In an ideal world, everything would always be seamless. Caregivers and family members would have all the tools in their belt to prevent mishaps from happening. Urgent hospital visits would be a thing of the past and all parties would be on the same page when it comes to long term care.
Unless you are a superhero, or have cared for somebody in the past, the likelihood that the scenario mentioned above becomes a reality is slim. The truth is discharge planning, especially when you’re still learning how to be a caregiver, can be a headache. Luckily, there are several tools and resources out there to help during this transition.
This blog will cover the topic of rehospitalization and the steps you can take to prepare for your loved ones return home and how to lower the risk of being readmitted.
The Key To A Successful Recovery Is Planning
Patients, caregivers, and healthcare providers have a vital role in determining what happens after a patient is discharged. Doctors are responsible for handling all medical assessments, and it is the caregiver’s job to represent the patient’s best interests. This is where discharge planning comes in handy.
Medicare defines discharge planning as the care a person needs after they leave the hospital, with the goal of preventing future readmissions. These plans are designed to facilitate a smooth transition from hospital to home or care facility. Even though a doctor makes the final approval of discharge from the hospital, discharge planning is often a team effort. This team usually consists of:
- Nurses will help you understand medication doses, pain management, and how to prevent the wound from becoming infected.
- Social Workers will help you create a discharge plan and discuss different long-term care options that your loved one might benefit from.
- Case Managers will do an assessment of your loved ones time at the hospital and work with the social worker to find referrals for long-term care.
Members of the medical care team will have information and resources about the care your loved one will need after leaving the hospital, but they are not experts on everything. That is where you, as a caregiver, can step in and be a vital member of the team. Think of any mental, emotional, or environmental limitations you and the person you are caring for might experience. Talk to the care team about those concerns during the discharge planning process so that they can be addressed ahead of time.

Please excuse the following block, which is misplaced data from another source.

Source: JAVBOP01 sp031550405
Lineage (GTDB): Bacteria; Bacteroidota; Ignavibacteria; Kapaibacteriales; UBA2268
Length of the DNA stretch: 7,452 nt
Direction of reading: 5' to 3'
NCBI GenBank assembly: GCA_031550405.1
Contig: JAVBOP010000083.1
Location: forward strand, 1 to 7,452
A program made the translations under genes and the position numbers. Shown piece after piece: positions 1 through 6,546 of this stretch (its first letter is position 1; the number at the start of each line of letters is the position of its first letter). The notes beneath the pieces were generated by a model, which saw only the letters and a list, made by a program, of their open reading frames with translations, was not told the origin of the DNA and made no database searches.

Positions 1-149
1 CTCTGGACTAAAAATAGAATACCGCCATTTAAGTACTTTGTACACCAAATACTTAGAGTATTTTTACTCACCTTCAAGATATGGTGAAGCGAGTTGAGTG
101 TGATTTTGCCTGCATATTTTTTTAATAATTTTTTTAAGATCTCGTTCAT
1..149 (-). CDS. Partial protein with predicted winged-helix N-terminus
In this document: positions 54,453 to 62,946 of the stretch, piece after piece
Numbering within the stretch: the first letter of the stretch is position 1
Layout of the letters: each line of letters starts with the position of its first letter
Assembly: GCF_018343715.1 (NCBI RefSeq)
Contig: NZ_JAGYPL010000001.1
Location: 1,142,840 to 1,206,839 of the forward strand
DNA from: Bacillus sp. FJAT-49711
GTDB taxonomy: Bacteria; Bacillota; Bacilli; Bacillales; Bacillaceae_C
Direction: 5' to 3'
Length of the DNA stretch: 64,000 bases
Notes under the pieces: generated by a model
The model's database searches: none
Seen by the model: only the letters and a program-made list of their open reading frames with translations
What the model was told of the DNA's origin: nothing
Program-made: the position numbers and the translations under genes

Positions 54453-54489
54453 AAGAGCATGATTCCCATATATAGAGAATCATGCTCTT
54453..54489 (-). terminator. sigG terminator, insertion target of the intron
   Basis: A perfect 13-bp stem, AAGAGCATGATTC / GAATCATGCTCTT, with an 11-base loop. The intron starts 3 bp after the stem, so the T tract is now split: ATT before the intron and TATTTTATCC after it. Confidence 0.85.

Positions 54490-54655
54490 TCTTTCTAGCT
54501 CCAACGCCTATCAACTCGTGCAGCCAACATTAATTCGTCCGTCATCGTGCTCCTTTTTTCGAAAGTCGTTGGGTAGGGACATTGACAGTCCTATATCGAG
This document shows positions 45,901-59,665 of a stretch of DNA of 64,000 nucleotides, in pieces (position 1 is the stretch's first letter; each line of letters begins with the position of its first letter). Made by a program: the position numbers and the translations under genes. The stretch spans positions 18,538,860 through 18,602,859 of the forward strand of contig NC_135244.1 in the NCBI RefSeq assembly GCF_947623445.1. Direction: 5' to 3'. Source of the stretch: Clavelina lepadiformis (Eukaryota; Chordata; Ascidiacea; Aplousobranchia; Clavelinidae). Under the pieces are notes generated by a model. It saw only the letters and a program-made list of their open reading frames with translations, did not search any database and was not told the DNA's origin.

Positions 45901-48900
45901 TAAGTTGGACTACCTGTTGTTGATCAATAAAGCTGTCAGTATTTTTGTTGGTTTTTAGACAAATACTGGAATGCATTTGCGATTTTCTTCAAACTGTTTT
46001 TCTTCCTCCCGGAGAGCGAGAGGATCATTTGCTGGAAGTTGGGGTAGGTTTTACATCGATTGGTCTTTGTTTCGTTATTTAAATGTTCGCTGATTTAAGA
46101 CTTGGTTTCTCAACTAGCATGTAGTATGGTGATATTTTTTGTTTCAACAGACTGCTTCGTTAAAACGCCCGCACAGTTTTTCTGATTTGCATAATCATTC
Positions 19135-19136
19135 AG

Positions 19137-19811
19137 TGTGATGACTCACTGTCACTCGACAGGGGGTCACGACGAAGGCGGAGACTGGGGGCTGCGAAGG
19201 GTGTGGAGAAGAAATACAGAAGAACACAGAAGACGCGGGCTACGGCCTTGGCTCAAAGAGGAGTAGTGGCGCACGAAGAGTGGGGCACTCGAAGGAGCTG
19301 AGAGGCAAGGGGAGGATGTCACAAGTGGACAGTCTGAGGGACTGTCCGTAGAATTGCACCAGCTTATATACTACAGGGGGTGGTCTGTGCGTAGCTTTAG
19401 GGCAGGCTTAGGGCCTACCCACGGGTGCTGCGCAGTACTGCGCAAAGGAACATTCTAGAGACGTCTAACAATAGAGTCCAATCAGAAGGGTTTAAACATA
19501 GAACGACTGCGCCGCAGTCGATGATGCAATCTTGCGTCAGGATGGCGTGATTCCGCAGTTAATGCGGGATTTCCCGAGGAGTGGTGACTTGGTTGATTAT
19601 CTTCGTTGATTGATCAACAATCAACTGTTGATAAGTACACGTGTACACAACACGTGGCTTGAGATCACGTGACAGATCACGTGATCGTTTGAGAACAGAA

Caregiving limitations could be things like a job, childcare or other day to day responsibilities. It is important to look at all possible limitations and do check-ins with yourself. After all, the transition from relative to caregiver can be overwhelming. Take a moment to ask yourself “how am I feeling today?” and be honest with your emotions. During the discharge process you can ask the case manager or social worker for information about caregiver support groups. As well, ask if they can provide resources about caregiver burnout.
How Can I Prepare For My Loved One’s Return Home?
Studies have shown that on average approximately 11%-23% of Medicare patients over the age of 65 are readmitted to the hospital after 30 days. Readmission is not only stressful for someone that was recently discharged, but it puts stress on the body and immune system as well.
Readmission tends to happen because of mishaps related to medication management, slips or falls in the home, and poor wound care or hygiene. Often times, these reasons can easily be avoided with planning ahead, and reduce the chance of being readmitted to the hospital.
Preparing a Safe Home. New medications or tired muscles can make your loved one feel weak and dizzy. Before your loved one is discharged, consider taking a walk around the home and finding any potential tripping hazards. These could be things like rugs, steep or slippery stairs, dark walkways and hallways. You may also want to purchase items to help them stay steady, such as handrails for long hallways or a shower seat to make bathing easier and more accessible.
Wound Care. As the body ages, wounds take longer to heal and the risk of infection increases. Inefficient hygiene or wound care is another reason for why older patients are often readmitted to the hospital. Consider asking your loved one’s medical care team what signs of infection you should look out for, how often wounds need to be cared for, and if or how you should be changing the bandages. You can also keep a record of the healing progress and share that information during a follow up appointment.
What Happens Next?
If this was a perfect world, caregiving would be a breeze — but it’s not. If this you are reading this blog article and feeling overwhelmed by all of this information and the idea of discharge planning, don’t be afraid to ask for help. The Gulfside Home Health team has numerous resources and qualified staff that can assist you with the discharge process. You can schedule a consultation today and speak with a team member about services that your loved one might benefit from after they leave the hospital.
To get in contact with a member of the Gulfside Home Health team, call us anytime at 800-817-9941 or visit gulfsidehomehealth.org.
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